Why do we need to floss our teeth?

Habitomic Journalist
Habitomic Journalist

Flossing is an important oral hygiene habit and is the act of using thread or ribbon to clean between the teeth. Flossing your teeth cleans and dislodges food stuck between your teeth, which reduces the number of bacteria and plaque in your mouth. Plaque is a sticky film that builds up on teeth and contributes to cavities and gum disease.

Although many people brush their teeth daily, not everyone flosses their teeth as regularly as they brush. The act of flossing our teeth is essential for maintaining healthy teeth and gums. While brushing removes plaque from the top of our teeth, it does not reach underneath the gum line which can cause gingivitis or periodontal disease.

Here are five reasons why you should floss your teeth every day.

1. Flossing is more effective than brushing

Flossing your teeth is just as important as brushing your teeth. Dental floss is designed to reach the tight spaces between the teeth and the gap between the teeth and gums. These are areas that a toothbrush is not able to reach. Dental floss also removes the plaque that builds up near the gum line and between the teeth. A toothbrush cannot completely remove the plaque from the teeth and gums.

2. It avoids gum disease

Cleaning between your teeth helps remove a sticky film called plaque. Plaque contains bacteria that feed on leftover food or sugar in your mouth. When that happens, it releases an acid that can eat away at the outer shell of your teeth and cause cavities.

Therefore, flossing is the most important technique we can do to prevent gum problems. Tiny food particles become lodged in the spaces where the gums and teeth meet. The plaque will harden into tartar and tartar can eventually lead to gingivitis (inflammation of the gums).

If left untreated, gingivitis eventually leads to periodontal disease. Periodontal disease can lead to tooth and bone loss. Regular flossing removes most of the food and plaque that toothbrushes can’t reach.

As a result, cleaning between your teeth may help prevent cavities and gum disease.

3. It prevents tartar buildup.

Plaque that is not removed by brushing and cleaning between your teeth can eventually harden into a rough substance called tartar (or calculus). Tartar collects along your gum line and can lead to gum disease. Once tartar forms, only your dentist can remove it. So, flossing helps to reduce and prevent tartar buildup.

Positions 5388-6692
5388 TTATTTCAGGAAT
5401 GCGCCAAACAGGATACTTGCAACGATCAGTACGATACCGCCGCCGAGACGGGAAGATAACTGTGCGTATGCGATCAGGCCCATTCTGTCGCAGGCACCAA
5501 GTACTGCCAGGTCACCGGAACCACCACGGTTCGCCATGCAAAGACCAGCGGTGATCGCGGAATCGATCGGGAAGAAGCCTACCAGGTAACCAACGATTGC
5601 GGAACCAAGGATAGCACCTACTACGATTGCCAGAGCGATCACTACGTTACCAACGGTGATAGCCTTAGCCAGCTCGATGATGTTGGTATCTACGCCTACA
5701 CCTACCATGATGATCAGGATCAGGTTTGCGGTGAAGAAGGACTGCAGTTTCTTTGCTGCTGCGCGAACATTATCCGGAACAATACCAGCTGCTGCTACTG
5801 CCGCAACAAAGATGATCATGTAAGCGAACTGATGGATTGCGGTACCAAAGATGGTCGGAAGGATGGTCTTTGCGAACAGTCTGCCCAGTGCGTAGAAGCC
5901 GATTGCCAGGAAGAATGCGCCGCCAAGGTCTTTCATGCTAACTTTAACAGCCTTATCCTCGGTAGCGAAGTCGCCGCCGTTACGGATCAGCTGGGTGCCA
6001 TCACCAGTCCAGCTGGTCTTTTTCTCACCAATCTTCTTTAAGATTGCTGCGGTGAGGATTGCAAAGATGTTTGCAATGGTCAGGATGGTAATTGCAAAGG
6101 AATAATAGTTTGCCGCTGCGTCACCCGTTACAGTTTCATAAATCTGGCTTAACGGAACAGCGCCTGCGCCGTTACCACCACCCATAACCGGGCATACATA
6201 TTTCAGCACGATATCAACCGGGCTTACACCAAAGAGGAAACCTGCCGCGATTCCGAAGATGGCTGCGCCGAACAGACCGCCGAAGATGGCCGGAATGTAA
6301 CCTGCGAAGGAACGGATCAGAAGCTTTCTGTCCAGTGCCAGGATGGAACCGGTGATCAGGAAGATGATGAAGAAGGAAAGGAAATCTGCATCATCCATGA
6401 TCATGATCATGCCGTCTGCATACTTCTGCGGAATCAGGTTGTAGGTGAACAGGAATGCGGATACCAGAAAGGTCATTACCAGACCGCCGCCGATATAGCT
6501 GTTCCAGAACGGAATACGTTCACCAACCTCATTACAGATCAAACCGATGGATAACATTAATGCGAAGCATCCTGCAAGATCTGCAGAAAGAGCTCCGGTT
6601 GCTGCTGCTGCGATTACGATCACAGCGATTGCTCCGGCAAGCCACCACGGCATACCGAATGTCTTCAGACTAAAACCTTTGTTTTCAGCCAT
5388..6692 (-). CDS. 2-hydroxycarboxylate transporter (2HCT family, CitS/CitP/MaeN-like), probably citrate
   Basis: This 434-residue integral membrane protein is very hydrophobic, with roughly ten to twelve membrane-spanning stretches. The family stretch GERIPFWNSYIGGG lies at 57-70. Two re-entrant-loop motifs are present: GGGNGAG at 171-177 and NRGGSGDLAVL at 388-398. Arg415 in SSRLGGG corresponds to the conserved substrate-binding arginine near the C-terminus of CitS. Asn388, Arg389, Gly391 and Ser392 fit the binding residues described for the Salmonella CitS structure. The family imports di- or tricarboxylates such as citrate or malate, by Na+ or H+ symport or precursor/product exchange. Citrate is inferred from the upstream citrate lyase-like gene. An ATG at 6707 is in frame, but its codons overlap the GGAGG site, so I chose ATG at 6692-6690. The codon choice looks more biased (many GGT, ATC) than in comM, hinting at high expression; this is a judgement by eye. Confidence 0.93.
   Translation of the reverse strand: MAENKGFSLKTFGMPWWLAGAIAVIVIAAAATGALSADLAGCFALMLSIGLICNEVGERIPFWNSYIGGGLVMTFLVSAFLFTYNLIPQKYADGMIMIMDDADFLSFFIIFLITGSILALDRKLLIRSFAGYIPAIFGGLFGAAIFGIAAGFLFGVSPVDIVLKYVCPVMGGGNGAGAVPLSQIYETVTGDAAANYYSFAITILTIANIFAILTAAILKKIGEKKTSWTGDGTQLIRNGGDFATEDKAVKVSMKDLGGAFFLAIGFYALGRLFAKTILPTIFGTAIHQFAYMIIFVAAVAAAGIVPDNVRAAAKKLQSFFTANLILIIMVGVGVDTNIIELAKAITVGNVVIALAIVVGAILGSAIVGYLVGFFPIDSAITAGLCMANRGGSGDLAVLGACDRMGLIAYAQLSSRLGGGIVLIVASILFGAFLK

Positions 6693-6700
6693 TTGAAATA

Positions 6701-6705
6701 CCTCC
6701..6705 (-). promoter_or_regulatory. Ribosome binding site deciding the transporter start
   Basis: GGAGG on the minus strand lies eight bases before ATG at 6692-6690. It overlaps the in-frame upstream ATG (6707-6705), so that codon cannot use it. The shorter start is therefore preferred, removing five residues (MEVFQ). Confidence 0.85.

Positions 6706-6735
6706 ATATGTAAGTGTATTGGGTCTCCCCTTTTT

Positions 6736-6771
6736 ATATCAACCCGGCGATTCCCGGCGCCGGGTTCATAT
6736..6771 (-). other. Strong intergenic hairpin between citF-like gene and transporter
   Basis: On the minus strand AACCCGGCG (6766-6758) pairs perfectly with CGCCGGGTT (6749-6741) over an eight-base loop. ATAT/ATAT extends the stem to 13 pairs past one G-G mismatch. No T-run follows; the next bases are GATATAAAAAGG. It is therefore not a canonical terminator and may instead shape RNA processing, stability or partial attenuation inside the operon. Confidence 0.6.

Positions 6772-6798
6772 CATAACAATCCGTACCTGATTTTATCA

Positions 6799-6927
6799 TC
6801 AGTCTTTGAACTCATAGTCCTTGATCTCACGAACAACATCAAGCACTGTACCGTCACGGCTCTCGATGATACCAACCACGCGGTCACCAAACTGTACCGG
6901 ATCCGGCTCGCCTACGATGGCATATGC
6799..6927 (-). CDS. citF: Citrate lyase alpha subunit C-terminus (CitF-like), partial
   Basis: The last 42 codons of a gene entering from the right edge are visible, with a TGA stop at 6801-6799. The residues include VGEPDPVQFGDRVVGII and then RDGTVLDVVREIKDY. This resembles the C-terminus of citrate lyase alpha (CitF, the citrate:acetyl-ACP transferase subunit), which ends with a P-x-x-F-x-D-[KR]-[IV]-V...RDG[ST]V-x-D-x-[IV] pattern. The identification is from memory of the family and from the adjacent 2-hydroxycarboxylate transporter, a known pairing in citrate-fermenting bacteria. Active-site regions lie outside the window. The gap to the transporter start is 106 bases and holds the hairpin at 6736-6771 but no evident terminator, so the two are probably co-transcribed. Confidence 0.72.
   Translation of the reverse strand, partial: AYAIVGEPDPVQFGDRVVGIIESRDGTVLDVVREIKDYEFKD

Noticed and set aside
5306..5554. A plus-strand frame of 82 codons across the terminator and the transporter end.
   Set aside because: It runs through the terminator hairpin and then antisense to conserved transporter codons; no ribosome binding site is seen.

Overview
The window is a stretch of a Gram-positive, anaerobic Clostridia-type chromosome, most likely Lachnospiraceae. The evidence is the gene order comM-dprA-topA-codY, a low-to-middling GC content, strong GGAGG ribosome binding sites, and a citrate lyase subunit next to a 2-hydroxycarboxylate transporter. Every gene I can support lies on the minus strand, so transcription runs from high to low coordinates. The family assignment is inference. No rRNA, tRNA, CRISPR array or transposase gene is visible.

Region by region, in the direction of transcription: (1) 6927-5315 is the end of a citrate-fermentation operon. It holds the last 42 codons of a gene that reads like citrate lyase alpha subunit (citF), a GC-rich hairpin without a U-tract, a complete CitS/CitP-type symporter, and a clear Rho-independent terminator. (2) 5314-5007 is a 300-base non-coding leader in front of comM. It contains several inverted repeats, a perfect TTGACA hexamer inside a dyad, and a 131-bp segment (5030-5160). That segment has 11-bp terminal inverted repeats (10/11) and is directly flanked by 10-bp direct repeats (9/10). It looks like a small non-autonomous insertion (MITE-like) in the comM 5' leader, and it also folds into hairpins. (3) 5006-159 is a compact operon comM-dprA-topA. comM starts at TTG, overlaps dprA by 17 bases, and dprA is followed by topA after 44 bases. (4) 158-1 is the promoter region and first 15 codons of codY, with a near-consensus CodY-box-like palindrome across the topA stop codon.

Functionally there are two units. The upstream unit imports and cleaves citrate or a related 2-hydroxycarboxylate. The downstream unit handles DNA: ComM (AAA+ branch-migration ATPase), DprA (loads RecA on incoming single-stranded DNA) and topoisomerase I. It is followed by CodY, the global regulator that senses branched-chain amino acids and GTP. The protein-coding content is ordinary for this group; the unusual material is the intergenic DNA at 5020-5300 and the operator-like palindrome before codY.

4. It protects you from disease

Good dental hygiene protects more than your teeth and gums. Research shows that when bacteria flourish in an unhealthy mouth, it can lead to several serious health problems and diseases. The list includes heart disease, respiratory disease, and diabetes.

5. Saves your money

Flossing plays an essential role in maintaining healthy teeth and gums. Good dental health also requires regular teeth cleaning and dental checkups as well. The benefits of regular flossing, however, will greatly reduce the amount of money you spend on dental care in the long run.

The best time to floss your teeth:

The most important thing about cleaning between your teeth is to do it. As long as you do a thorough job, it doesn’t matter when. Pick a time of day when you can devote an extra couple of minutes to your dental care. People who are too tired at the end of the day may benefit from cleaning their teeth first thing in the morning or after lunch. Others might like to go to bed with a clean mouth.

Knowing the right time to floss also contributes to good oral health. Some people have a routine of brushing their teeth first and then flossing. However, it’s generally recommended to floss and then brush your teeth.

Flossing helps lift and release food and plaque stuck in between your teeth while brushing removes these particles from your mouth. If you brush first and floss afterward, food and plaque remain in your mouth until the next time you brush. Also, the American Dental Association recommends flossing at least once per day and brushing twice per day.

Types of dental floss

Dental floss comes in many varieties. Which type of floss is best for you depends on your preferences, the amount of space in between your teeth, and whether you have braces or bridges.

Some dental floss is easier to use in wider spaces, whereas other types of floss are easier to use in tighter spaces.

Different types of dental floss include:

  • Dental tape. This type of dental floss is broader and flat like a ribbon, making it easier to handle if you have braces, gaps, or large spaces in between your teeth.